One of the biggest, if not the biggest, critical issues that we will explore and discuss in the course is what it means to be human in our current time of ecological crisis (global climate change, environmental destruction, and mass extinction). All of the course texts will include as a primary theme the hierarchical dichotomy between humans and the natural world (i.e., nonhuman living things such as animals, plants, insects, and organisms, as well as organic matter such as mountains, oceans, landscapes, lakes, and rivers). The course texts will provoke us to ask and address what it means to be human in the face of this hierarchical dichotomy, which is directly related to histories of imperialism and colonialism.
At some point in the semester, you will be assigned to write one journal entry or create an artistic piece (a poem, story, drawing, short video, or visual creation) that expresses your own personal thoughts and reactions to a particular course text or film, and you will do so by always keeping in mind what it means to be human in a time of ecological crisis, in a time during which humans in the western world have separated themselves from the nonhuman natural world and see themselves as masters over the nonhuman in a nature / culture divide (or a nature / civilization divide). In your entry or creative piece, you can be as personal and imaginative as you like, as long as you address the issue of what it means to be human and also quote or make reference to one passage in the reading or scene in the film. You are encouraged to reimagine or rethink this issue to consider what it means to be a nonhuman (e.g., an animal, a plant, an insect, or even the earths biophysical environment in our current time of ecological crisis. In what ways do any of the course texts compel you to think about your own experiences with the natural world (with nonhuman living things)? What scenes or moments in the course texts remind you of a profound or powerful personal experience with the environment? What parts make you feel and understand resolution or solutions to ecological crisis? Please write your journal entry (at least 3 pages typed and double spaced) or creative your artistic piece for the book or film assigned to you. I will let you know via email by the second week of class (on Monday, Jan. 31) which book or film assigned to you for your entry or creative piece.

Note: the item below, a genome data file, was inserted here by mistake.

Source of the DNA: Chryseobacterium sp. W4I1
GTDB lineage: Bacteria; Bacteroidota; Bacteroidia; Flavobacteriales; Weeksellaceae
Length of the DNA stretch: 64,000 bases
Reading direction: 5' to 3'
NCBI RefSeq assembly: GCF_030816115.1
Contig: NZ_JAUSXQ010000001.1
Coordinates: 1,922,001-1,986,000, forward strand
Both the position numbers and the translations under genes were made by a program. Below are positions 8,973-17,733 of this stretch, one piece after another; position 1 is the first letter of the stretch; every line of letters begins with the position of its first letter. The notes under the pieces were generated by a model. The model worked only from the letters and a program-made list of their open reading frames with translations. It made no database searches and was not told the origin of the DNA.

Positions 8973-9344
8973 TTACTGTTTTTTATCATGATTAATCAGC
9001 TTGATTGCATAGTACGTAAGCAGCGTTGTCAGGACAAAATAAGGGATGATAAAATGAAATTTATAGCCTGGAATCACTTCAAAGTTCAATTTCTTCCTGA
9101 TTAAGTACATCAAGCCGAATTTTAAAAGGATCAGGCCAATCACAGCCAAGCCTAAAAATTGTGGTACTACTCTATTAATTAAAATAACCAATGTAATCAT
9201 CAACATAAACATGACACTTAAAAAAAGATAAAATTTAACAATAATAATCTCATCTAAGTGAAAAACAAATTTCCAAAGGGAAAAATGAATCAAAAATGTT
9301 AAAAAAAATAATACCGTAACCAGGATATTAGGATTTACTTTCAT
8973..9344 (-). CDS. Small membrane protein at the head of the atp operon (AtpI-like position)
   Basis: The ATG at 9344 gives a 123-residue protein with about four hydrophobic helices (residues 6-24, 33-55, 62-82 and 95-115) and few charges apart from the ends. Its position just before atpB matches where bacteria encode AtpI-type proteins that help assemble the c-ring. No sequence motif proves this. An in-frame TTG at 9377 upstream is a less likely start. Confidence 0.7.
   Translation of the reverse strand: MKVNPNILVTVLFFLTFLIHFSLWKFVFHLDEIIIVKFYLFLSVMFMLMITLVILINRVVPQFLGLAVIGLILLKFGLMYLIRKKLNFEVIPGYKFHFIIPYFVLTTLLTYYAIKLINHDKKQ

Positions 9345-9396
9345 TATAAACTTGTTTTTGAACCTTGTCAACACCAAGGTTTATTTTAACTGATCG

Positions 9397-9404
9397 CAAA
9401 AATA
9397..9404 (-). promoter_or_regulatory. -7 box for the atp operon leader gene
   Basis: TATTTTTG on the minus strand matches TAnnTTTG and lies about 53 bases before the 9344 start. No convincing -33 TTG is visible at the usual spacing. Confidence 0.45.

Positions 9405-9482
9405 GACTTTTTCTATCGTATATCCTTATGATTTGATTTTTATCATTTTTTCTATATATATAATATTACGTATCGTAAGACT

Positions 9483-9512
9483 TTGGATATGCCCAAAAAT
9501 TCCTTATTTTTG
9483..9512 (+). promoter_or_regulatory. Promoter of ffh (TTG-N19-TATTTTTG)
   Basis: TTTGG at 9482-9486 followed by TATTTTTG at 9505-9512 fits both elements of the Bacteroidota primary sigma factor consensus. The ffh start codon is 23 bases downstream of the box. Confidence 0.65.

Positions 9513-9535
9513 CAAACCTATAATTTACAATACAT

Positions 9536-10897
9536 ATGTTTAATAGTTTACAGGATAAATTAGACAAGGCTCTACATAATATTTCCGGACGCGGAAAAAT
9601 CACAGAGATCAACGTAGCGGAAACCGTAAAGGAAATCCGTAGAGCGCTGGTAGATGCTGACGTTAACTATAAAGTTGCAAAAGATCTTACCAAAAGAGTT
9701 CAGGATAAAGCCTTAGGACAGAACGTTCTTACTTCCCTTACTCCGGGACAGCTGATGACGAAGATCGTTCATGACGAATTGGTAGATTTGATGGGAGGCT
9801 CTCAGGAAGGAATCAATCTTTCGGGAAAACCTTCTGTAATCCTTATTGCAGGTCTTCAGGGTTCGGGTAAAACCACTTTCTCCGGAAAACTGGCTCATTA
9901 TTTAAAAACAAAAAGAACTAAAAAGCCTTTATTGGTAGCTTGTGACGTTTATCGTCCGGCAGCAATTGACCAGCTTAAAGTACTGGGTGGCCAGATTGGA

Please remove your name on all pages of your entry or creative piece. Your entry or creative piece will be presented anonymously with four others in class, and I will email the entries and creative pieces to everyone and also put them on Blackboard. Leave your name on your entry or piece only if you want all in our class to know that you are the author or artist. The entries or creative pieces will be screened in front of the class and presented by me or volunteers from our class. After presenting the entries and creative pieces, we will discuss together critical issues or questions that come up for each entry and piece. Everyone in our class will have a turn for their entry or piece to be presented in class.
**Please watch the film: Chasing Coral.